RFE/RL – Radio Free Europe/Radio Liberty (Author)
The Investigative Committee of Belarus has launched a probe against the BYPOL group, which unites former law enforcement officers who support opposition politicians.
The committee said in its statement on Telegram on November 10 that "an extremist group of country traitors" will face charges of creating of "an extremist group," adding that investigations to identify members of the group are under way.
The Criminal Code of Belarus envisions punishment of up to seven years in prison for the crime.
A BYPOL member, former top police official Alyaksandr Azarau, told Current Time earlier that the group had launched a program called Peramoga (Victory) "to reinstate law and order in the country."
Azarau added that the Peramoga plan aims to convince active police officers to "take the Belarusian people's side" to stop the ongoing massive crackdown on dissent that started after monthslong mass protests erupted across the country following the presidential poll of August last year.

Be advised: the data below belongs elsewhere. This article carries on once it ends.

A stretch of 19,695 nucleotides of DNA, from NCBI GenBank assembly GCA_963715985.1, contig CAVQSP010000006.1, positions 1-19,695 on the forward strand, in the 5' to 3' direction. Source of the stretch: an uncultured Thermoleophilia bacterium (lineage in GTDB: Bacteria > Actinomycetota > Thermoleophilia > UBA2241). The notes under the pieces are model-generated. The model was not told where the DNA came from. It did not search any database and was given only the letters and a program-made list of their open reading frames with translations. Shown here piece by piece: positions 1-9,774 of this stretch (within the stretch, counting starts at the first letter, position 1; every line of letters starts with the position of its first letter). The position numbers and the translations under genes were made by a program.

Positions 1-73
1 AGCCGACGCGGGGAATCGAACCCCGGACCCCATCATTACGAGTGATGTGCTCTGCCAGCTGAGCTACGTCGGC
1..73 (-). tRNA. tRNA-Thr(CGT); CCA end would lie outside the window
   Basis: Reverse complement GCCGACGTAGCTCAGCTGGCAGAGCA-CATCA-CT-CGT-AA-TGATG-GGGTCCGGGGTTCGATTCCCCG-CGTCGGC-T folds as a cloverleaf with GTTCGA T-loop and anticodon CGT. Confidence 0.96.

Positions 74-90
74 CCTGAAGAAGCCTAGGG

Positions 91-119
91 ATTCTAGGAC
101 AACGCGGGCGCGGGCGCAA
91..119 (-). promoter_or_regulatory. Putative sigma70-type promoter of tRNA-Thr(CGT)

Strongman Alyaksandr Lukashenka, who has run the country with an iron fist since 1994, says he won the election, while the opposition and the West say the poll was rigged.
Many opposition politicians and activists have been forced to leave the country or have been jailed since then.
On November 10, the Minsk-based Vyasna human rights center said a couple, Syarhey Krupenich and Anastasia Krupenich-Kandratsyeva, have fled Belarus after they were unexpectedly released from jail last week after serving a 15-day term they had been sentenced to for using Telegram channels labeled as extremist by the Belarusian authorities.
It was the couple's ninth incarceration since August last year.
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